Thus, whilst Krugman may proclaim that ‘bitcoin is evil’, there’s plenty of evidence to suggest that exactly the reverse is true. In contrast, Paypal and other payment networks are blocked in many developing countries, so rather than Bitcoin being ‘an antisocial network’, it’s highly likely that it will help spur growth and development in the world’s poorest economies, if used appropriately and responsibly and alongside the existing social networks like facebook and twitter. One such company that uses these networks already to confirm transactors identities for example is Dealcoin, run by Hakim Mamoni.
Detractors note that using bitcoin for remittance might be unethical and that, with its wild fluctuations in value and its experimental nature, the west shouldn’t, in good conscience, be pushing the technology on some of the world’s poorest people. The response from remittance companies is that users who are sending bitcoin back home only need to hold it for a maximum of 20 minutes, between buying the bitcoin from a local exchange in the UK, and having it paid into their family’s bank-account back home.
Companies like Buttercoin are working with money transmitters in Canada and India to implement bitcoin behind the scenes, so that consumers will never have to interact with bitcoin at all, claiming they will aim to take less than 1% commission on transfers. Cedric Dahl, Buttercoin’s CEO said: “Migrant workers who are using the system may not know what bitcoin is, but they are going to use it.”
Aid vs Remittance
Geldof probably hasn’t understood the ramifications of bitcoin yet, but it’s precisely for aid activists like Geldof, that the potential impact of Bitcoin technology must be clearly understood.
Aid from rich to poor countries has often been criticised as being a corrupting influence on developing economies. Aid is often a one-way street which hides political agendas and holds the weaker country to ransom, whilst remittance is characteristically a-political.
Aid does not tend to stimulate a country’s economy in the same way that remittance can and as global annual remittance accounts for around three times annual global aid there are serious questions being asked about the efficacy of aid to developing nations in comparison to remittance. Some parties are even asking if aid could be entirely replaced by migrant remittance with lower fees, suggesting that a more stable, healthy, balanced global economy could be achieved as a direct result of a decentralised (bitcoin-based) remittance model.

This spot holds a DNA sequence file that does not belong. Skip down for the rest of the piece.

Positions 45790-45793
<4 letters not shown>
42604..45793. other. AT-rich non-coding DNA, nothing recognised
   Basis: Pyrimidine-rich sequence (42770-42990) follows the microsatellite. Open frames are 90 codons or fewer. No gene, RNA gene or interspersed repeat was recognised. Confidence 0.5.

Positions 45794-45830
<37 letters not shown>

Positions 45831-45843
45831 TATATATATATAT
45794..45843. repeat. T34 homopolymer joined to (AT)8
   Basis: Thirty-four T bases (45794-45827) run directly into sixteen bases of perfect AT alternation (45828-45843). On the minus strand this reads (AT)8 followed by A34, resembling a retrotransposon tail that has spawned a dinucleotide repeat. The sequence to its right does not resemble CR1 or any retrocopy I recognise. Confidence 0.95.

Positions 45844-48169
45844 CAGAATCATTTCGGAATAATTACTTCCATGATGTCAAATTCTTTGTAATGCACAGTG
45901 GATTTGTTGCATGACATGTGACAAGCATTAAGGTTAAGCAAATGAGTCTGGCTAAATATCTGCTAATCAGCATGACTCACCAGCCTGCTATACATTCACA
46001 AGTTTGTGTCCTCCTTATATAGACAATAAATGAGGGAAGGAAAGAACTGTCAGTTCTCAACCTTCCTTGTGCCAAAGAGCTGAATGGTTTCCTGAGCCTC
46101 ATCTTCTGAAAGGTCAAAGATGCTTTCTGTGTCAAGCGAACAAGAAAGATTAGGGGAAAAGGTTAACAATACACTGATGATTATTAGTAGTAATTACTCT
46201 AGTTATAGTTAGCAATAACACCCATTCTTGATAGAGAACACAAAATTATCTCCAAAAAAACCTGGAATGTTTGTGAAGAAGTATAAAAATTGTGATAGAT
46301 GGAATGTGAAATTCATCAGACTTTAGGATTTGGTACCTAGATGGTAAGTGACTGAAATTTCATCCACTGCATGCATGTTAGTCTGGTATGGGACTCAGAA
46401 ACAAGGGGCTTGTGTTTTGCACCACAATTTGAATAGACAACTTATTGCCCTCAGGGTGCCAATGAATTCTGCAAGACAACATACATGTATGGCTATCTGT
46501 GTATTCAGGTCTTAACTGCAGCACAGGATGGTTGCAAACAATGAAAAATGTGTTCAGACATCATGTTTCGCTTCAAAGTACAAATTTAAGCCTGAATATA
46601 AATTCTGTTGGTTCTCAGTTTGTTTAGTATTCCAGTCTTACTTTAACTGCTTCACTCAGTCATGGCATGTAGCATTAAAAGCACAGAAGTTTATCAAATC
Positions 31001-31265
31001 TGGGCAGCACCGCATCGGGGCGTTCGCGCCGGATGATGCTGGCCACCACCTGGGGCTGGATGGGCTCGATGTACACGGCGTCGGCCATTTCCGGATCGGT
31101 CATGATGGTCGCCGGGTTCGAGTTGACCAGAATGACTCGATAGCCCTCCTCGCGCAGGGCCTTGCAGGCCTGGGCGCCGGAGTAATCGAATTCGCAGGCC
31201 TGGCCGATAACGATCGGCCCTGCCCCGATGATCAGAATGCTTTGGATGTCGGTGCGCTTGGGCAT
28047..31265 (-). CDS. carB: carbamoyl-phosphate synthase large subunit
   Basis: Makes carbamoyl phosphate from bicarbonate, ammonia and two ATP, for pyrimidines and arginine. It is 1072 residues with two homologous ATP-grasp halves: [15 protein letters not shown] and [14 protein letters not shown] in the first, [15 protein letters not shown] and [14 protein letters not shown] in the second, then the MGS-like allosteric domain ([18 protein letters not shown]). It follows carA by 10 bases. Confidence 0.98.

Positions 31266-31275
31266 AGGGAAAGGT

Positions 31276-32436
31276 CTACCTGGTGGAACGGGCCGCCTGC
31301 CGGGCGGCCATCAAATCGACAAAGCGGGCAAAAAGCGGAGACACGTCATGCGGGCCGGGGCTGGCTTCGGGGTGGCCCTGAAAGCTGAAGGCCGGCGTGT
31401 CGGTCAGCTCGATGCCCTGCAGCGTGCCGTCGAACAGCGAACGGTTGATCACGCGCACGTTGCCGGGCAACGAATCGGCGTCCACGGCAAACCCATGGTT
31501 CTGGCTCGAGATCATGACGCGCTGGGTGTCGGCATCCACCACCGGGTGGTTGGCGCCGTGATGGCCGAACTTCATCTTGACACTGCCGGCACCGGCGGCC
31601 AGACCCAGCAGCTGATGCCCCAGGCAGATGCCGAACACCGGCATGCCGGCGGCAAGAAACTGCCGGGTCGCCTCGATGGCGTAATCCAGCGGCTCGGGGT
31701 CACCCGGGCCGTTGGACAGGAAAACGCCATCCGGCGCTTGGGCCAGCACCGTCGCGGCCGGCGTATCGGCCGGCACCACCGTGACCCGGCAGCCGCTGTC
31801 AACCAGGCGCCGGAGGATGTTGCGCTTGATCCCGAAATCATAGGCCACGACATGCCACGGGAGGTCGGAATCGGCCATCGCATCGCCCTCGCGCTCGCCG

Bitcoin observer Andreas Antonopoulos has continually noted in recent months that there is a desperation in developing economies for this technology, a sentiment backed by Tomas Alvarez, CEO of latin-american remittance service Coincove, who says in the Pan-American Post: “The allure of bitcoin mainly rests on its potential to protect us from governments that mismanage their economies (often resulting in currency debasement), a situation to which no Latin American is a stranger.”
Economy of Trust
What bitcoiners are really building is a decentralised alternative economy with a ‘trustless’ cash network, creating communities based on trust and reputation as they go. That’s a big deal in a global village when your digital community is made up of friends in cities all over the world, and it’s especially a big deal when your family is spread out over different continents and you are forced to send money home to support them.
Bitcoin may stand poised to help change the distribution of global wealth by taking the financial monopolies of the pound, dollar, euro, renminbi and yen on at their own game.
It may take them outside the traditional playing fields of the developed nations, who relentlessly collude and compete to create bottlenecks in trade between developing economies which they can then leverage and exploit as competitive advantages against one another. But while bitcoin may have the capacity to reform global charity, it’s first big challenge is the remittance industry, disrupting those transfer monopolies at their root and routing around the damage that they’ve caused.